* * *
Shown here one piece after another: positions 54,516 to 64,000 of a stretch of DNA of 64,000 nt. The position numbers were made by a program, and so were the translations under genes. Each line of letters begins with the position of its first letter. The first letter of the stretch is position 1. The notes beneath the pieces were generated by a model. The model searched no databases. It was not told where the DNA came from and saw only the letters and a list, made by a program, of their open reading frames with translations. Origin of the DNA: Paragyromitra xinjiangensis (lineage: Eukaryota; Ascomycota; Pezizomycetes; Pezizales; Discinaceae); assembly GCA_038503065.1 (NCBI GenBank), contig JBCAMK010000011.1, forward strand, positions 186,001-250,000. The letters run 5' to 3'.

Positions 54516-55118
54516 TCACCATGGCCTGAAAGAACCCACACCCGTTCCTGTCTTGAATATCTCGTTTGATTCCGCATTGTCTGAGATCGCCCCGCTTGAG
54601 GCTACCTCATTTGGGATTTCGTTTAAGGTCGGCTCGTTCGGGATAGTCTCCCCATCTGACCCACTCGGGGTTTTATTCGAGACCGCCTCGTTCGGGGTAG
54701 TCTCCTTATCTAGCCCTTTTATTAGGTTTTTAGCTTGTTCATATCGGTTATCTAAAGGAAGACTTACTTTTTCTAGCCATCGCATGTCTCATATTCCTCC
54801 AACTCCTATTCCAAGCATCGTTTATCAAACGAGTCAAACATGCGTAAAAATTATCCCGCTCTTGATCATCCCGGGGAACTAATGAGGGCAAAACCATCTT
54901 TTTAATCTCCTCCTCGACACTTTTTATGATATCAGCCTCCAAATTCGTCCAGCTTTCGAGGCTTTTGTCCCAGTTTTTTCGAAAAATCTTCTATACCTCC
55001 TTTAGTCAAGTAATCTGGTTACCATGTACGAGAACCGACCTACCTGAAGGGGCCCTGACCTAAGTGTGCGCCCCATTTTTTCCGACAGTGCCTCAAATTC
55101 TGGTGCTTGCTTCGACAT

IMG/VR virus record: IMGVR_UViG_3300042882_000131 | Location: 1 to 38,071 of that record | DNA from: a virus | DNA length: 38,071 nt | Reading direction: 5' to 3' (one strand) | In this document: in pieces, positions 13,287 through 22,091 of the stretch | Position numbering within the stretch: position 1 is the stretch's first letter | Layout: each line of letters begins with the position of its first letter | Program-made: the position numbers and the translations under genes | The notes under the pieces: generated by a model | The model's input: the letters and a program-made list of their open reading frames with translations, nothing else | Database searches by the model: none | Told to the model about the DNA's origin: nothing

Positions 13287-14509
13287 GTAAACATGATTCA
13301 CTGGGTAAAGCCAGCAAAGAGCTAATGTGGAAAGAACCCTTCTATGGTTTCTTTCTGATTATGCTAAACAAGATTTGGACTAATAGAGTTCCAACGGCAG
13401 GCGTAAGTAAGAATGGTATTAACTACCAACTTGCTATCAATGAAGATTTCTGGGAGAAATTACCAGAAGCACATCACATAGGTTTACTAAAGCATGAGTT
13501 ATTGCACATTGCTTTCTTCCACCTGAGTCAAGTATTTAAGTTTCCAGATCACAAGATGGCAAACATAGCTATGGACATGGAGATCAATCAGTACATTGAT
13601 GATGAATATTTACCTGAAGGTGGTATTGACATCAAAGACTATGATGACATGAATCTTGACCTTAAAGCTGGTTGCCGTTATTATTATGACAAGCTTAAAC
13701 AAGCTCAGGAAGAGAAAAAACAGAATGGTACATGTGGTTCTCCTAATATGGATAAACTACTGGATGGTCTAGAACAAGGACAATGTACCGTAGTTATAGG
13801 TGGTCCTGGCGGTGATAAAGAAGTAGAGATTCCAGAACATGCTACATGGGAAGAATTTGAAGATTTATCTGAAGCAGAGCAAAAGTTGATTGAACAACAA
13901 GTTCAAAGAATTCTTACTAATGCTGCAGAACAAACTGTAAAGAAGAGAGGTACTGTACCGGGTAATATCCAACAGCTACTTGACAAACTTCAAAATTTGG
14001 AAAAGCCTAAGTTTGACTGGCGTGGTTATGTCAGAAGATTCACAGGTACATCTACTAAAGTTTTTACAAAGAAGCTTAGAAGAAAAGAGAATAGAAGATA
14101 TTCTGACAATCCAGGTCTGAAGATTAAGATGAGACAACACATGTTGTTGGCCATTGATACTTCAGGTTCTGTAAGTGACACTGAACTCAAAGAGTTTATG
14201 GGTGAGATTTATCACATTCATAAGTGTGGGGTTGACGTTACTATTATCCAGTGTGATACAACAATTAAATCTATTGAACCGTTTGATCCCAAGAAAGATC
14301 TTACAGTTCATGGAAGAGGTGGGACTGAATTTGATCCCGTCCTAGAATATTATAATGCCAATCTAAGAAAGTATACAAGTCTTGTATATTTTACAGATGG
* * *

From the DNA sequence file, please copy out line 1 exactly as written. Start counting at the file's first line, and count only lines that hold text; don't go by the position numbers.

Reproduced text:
Shown here one piece after another: positions 54,516 to 64,000 of a stretch of DNA of 64,000 nt. The position numbers were made by a program, and so were the translations under genes. Each line of letters begins with the position of its first letter. The first letter of the stretch is position 1. The notes beneath the pieces were generated by a model. The model searched no databases. It was not told where the DNA came from and saw only the letters and a list, made by a program, of their open reading frames with translations. Origin of the DNA: Paragyromitra xinjiangensis (lineage: Eukaryota; Ascomycota; Pezizomycetes; Pezizales; Discinaceae); assembly GCA_038503065.1 (NCBI GenBank), contig JBCAMK010000011.1, forward strand, positions 186,001-250,000. The letters run 5' to 3'.